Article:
When looking for recommendations for our trip to Prague, the common themes were: cheap beer, castles, and carbs.
All of the above are winners in my book but I also found way more to do. This is a city steeped in history, from the medieval Old Town to the more recent fall of the iron curtain, but also has a modern flare filled with many hidden gems.
So here are some of the coolest neighbourhoods we found in Prague.
Our starting point for seeking out alternative culture always starts with street art; though there was lots of graffiti and tags, the scene in Prague was not as prevalent as in cities such as Berlin and Budapest however our search did take us to some interesting areas.
Pablo and I once again opted for an Airbnb and we totally lucked out with our choice, Žižkov was such an awesome neighbourhood to stay in. With only a 20 minute walk through the park into town we were able to take in all the major attractions without being in the throes of tourist town.
Žižkov was once a communist party stronghold but is now a vibrant area inhabited by students, artists, and young families. The cobbled streets seem very residential at first but every few steps there is an indie coffee shop, bar, store, or restaurant to discover, making it the perfect place to take a wander.
Some of my favourite spots included Belzepub, a punk bar, serving up mega vegan burgers, and Moment, a cute vegan spot with generous brunch, lunch, and dinner options with top notch bagels.
There is also a huge range of awesome bars to choose from but the weather was so fantastic on this trip we choose to sip beer from a plastic cup in Rieger, a cherry blossom-lined park with stunning city views, where we watched the sunset with locals. If the weather is less glorious on our next trip to Prague then The Tavern, Bohužel Bar, and Nad Viktorkou are high on my list of boozers to spend the night in.
As well as eating and drinking there is plenty to see and do in Žižkov. Standing over the entire area is the Žižkov Television Tower, once a soviet signal jammer this 216m landmark is now an attraction offering 360° views over the city, as well as a cocktail bar and restaurant where you can spend the evening.
Delving further into the history of Prague you can also visit both Olšanské Hrbitovy and The New Jewish Cemetery in this area.
As well as history there is a thriving art scene in Žižkov with small galleries including Hunt Kastner Gallery and cultural hub, Palác Akropolis.
This area was a perfect introduction to Prague, with a laid back vibe, plenty of coffee, craft beer, delicious food and views across the city.
A once industrial area hit terribly from the floods in 2002, Karlin has transformed into a hip area filled with an array of eateries, coffee shops and hangouts. Karlin is an awesome place to kick back and get away from the crowds of the Prague Old town, which is only a short walk away.
Pablo and I took a wander down to this part of Prague on a Sunday so many of the cute boutiques and arts spaces were closed, however, there was a such a good vibe that a quick coffee stop at Mama Coffee turned into an hour and half sit down.
If I was to return to Prague this is somewhere I would definitely head back to.
Sandwiched between Holešovice and Karlín, Štvanice might not be one of the prettiest islands on the Vltava river but it’s grungy feel is totally my vibe.
Tucked behind an abandoned building on Hlávkův Bridge lies Villa, a little alternative theatre where you can catch a show or a drink. There was nothing on the afternoon we discovered the island so instead we spent hours sipping beer in the sunshine, watching locals enjoy their weekend, bikers on the dusty BMX track, and soaking up the city views.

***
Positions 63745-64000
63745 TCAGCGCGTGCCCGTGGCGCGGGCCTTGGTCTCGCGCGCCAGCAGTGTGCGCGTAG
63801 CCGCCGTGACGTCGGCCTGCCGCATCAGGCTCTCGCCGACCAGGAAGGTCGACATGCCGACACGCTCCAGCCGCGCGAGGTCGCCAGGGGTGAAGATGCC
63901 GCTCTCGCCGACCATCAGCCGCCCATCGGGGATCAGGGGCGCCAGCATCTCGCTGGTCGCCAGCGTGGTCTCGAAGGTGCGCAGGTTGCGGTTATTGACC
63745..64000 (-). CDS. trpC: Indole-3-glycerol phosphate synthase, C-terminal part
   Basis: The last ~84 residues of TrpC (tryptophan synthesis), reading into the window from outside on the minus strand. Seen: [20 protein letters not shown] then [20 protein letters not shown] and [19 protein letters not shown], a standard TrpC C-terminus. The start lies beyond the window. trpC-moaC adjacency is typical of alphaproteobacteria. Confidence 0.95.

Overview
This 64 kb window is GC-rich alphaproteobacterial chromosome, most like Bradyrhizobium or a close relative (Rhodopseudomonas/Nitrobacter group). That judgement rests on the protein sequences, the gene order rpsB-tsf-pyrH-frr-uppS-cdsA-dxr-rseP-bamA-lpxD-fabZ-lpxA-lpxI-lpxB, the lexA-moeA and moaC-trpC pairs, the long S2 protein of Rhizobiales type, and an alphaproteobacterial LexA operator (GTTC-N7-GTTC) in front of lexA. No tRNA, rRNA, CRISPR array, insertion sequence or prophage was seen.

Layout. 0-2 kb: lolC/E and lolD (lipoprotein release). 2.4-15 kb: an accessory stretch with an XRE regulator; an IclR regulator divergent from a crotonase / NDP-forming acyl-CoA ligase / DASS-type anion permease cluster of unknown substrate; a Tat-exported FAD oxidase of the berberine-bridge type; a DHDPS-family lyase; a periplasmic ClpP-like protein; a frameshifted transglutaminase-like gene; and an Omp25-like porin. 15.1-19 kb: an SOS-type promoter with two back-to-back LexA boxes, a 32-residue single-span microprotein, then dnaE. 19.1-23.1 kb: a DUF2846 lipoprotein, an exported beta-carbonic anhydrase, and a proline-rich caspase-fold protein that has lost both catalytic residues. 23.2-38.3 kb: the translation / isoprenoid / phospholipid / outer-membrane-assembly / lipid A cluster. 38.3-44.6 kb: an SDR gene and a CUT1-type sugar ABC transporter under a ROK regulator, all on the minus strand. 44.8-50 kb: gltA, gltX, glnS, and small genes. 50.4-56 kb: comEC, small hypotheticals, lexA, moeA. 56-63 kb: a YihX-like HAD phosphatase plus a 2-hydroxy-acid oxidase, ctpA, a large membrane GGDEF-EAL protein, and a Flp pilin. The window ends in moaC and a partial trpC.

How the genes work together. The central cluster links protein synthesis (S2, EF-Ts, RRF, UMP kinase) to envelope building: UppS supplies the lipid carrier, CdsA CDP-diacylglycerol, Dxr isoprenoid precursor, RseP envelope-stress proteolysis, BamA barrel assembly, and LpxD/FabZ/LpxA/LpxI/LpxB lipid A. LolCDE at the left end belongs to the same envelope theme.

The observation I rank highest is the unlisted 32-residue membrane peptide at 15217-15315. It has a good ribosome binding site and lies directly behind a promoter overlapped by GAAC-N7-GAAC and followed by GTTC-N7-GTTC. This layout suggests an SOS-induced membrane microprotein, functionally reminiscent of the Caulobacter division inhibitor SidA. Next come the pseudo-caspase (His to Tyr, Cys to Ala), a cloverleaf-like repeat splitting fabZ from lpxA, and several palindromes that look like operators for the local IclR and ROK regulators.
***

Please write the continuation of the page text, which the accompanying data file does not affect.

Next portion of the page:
After a relaxing afternoon we made our way under the decorative bridge to the Mystic Skatepark, built in 1993, this park host events with hundreds of skaters from around the world. On Sunday it was a little quieter, but we grabbed pint from the deck-orated (see what I did there) dingy bar and kicked back watching locals practice their skills and teaching some of the younger kids to master tricks.
Once famous for strip clubs and stag dos, Holešovice has become an eclectic area with factories being transformed into cool art spaces.
We spent saturday afternoon hanging out in Vnitroblock a huge cafe-come-design-space housed in a disused factory. This place was a hub of activity and one of my highlights from the weekend. Taking a seat in the café area/skateshop the huge display screen flashed up with various arts events taking place throughout the day. These included live art painting taking place on an indoor stage and outside where a mural was being painted by @dzia.
This place was so welcoming that we even got the chance to get creative, doodling at one of the many drawing stations and later Pablo picked up a paint can and left his mark on one of the murals outside. I would have happily stayed there all evening but we had so little time to explore we had to continue on and enjoy the last of the sunshine.
Wandering up to Letna Park we stumbled across another small collection of street art outside Vltavská metro station which included this piece by Mode 2 which was painted as part of the Street Art Festival “Names Fest“ in 2008.
After a quick photo stop we made our way uphill where we spotted the famous cinema/hangout Bio Oko and a few cute indie stores before reaching the Letna Beer Garden. The park was bustling with both tourist and locals but we managed to get a cold beer with minimal wait and a riverside seat where we once again spent the last few hours of sunlight looking down at the city below.
Prague was not what I expected, but in the best possible way; it served pretty, history, and cheap beer by the bucket load but also SO much more. There is glorious green space scattered throughout the city as well a distinct neighbourhoods with an independent spirit to suit every type of traveller.